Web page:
Tuesday, June 12, 2012

Release the Hounds: It's LeBron's time now - Freeport Journal-Standard

There was something liberating about seeing the Boston Celtics fall in seven games to the Miami Heat last Saturday.

Sure. Even though the team I had the most vested interest in was eliminated, the end of the Celtics trio of Paul Pierce, Ray Allen and Kevin Garnett was almost certain and the possibility of KG’s retirement is as realistic as it has ever been, I felt free.

It took a while following Game 7 of the Eastern Conference finals to really grasp what it was. But I eventually came to grips with the reality that whatever angst I once had for LeBron James was and is gone.

It’s over.

Say what you will about LeBron needing to team up with some of the league’s best, about his departure from Cleveland and the completely overblown “clutch” thing. But facing a 3-2 deficit in the Eastern Conference finals, LeBron balled and nearly single-handedly beat the Celtics through sheer will, talent and a “screw you” attitude to boot.

James finally had enough and was about as clutch as you could ask a player to be.

He finally realized no Celtics player on the floor could guard him and didn’t give a damn what anyone thought about his approach the last two games of the series. It was greatness (finally) realized.
And I can’t hate greatness.

It was after Game 7 I understood that it’s LeBron’s time now. And he knows it too.

LeBron James will have earned his first title, whether it’s this year or the next â€" I have Miami winning in six by the way. Unlike the Celtics when their Big 3 of Garnett, Pierce and Allen seemed to fit like a glove in terms of their styles of play and the remaining roster, the Miami Heat’s Big 3 of James, Dwyane Wade and Chris Bosh was a clash of similarities.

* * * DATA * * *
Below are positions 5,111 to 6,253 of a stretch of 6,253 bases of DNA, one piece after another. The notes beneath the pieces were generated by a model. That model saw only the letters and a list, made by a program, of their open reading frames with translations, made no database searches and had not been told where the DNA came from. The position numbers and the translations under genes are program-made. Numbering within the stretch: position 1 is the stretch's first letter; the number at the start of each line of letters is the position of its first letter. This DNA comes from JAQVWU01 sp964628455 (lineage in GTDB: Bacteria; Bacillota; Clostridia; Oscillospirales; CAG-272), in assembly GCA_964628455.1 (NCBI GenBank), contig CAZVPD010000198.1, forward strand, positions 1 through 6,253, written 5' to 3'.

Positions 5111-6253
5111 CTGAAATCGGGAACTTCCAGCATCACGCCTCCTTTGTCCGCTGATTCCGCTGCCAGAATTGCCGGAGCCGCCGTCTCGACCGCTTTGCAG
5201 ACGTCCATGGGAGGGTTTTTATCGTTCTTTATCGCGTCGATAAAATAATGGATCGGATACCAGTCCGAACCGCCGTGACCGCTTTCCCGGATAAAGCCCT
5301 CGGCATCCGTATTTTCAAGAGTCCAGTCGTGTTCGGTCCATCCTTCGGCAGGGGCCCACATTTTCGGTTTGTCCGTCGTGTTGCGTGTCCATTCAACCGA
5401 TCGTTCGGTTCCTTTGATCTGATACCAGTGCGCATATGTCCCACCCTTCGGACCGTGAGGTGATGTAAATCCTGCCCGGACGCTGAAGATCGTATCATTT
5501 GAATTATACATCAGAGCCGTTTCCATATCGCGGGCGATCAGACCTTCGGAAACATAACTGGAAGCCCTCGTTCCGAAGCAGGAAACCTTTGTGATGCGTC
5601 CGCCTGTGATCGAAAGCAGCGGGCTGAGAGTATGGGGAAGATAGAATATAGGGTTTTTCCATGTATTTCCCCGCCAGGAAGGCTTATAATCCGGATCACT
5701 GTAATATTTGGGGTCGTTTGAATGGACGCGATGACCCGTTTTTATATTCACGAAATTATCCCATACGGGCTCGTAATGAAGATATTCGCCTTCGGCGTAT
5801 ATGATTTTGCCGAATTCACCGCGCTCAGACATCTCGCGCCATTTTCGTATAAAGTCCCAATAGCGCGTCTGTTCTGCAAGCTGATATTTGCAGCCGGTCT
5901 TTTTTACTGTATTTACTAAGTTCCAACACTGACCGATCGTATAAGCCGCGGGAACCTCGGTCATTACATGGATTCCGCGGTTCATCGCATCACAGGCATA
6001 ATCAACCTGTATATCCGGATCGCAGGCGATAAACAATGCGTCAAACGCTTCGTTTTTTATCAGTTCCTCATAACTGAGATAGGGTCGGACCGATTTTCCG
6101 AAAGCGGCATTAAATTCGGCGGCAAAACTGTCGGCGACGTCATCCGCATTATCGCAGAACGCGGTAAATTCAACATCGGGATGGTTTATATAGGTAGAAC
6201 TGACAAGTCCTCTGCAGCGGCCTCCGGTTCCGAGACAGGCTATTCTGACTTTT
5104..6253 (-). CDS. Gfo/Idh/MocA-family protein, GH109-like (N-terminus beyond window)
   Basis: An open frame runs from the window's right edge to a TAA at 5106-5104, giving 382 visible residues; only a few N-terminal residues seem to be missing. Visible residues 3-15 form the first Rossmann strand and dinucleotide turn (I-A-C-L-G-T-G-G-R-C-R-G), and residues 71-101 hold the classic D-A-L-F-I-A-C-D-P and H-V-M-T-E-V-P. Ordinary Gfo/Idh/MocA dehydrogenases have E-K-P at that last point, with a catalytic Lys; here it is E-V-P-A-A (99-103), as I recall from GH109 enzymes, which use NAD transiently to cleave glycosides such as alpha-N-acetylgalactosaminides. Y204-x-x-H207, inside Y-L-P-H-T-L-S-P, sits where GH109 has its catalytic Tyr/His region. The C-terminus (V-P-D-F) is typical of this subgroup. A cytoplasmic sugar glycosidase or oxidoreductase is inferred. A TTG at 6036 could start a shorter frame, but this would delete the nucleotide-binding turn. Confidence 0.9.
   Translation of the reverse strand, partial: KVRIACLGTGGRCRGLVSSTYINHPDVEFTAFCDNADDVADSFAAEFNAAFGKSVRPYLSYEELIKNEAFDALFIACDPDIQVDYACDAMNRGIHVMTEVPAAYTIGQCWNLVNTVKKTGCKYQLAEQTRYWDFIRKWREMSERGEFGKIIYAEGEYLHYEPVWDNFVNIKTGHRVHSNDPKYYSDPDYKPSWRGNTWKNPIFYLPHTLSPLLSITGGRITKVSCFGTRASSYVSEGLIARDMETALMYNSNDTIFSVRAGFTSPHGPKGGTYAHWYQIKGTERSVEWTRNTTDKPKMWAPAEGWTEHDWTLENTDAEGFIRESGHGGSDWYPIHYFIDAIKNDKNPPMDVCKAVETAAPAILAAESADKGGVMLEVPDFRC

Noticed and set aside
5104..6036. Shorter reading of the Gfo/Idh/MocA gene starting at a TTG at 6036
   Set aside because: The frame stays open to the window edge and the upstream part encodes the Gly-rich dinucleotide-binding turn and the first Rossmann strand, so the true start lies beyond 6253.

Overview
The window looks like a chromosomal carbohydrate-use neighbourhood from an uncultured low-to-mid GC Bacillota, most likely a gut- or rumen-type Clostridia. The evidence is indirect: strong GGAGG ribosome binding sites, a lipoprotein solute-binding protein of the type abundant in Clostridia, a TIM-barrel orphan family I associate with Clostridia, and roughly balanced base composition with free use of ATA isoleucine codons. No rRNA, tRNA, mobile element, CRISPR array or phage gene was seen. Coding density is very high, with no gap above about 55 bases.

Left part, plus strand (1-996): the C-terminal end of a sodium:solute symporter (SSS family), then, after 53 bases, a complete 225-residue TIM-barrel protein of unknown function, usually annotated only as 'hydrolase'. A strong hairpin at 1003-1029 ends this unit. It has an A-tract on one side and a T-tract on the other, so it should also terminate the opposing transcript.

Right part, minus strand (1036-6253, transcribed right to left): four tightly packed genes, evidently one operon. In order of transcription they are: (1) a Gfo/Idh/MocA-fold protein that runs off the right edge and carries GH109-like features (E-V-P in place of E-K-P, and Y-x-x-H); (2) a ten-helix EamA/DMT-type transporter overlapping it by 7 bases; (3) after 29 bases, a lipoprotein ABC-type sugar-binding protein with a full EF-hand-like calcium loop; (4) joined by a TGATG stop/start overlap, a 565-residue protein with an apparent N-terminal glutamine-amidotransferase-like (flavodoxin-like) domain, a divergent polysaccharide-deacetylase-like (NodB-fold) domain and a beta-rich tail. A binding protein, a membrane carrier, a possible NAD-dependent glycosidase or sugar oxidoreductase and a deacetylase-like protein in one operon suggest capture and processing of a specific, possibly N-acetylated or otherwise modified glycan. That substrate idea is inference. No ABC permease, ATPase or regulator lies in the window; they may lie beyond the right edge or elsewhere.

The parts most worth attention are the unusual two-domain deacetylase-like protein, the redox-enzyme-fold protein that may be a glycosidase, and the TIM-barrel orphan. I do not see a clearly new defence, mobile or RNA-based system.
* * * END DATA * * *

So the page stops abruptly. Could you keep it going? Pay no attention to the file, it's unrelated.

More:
All three of Miami’s Big 3, generally speaking, need the ball in their hands to truly dominate. Plus, both James and Wade are alpha-dog superstars. And as you saw all of last season, both players took turns on offense doing their thing.

In Boston, Garnett was a jump-shooting power forward who could just as easily spot up as he could create his own shot both in the post and from outside. Allen only needed the ball once he got open from screens, though in his prime he could do more. And Pierce was strong enough to get his shot from just about anywhere on the floor.

This season, it took for Wade to finally step aside â€" partly because he was the one getting in the way â€" and let LeBron be the dominant player he was in Cleveland. As a result, James is this year’s MVP and averaged 33.6 points per game, 11 rpg and shot nearly 53 percent in the conference finals.

Make no mistake, this is LeBron’s team and once again, he’s led a team to the finals. Only this time, he’s that much better, that much more fierce and he’s truly ready for an NBA title.

Unlike what some â€" including me â€" would have believed just two years ago, he’s earning it every step of the way. Because absolutely nothing has come easy for LeBron since joining the Heat.

Joey Baskerville is a sports writer for The Journal-Standard and can be reached at

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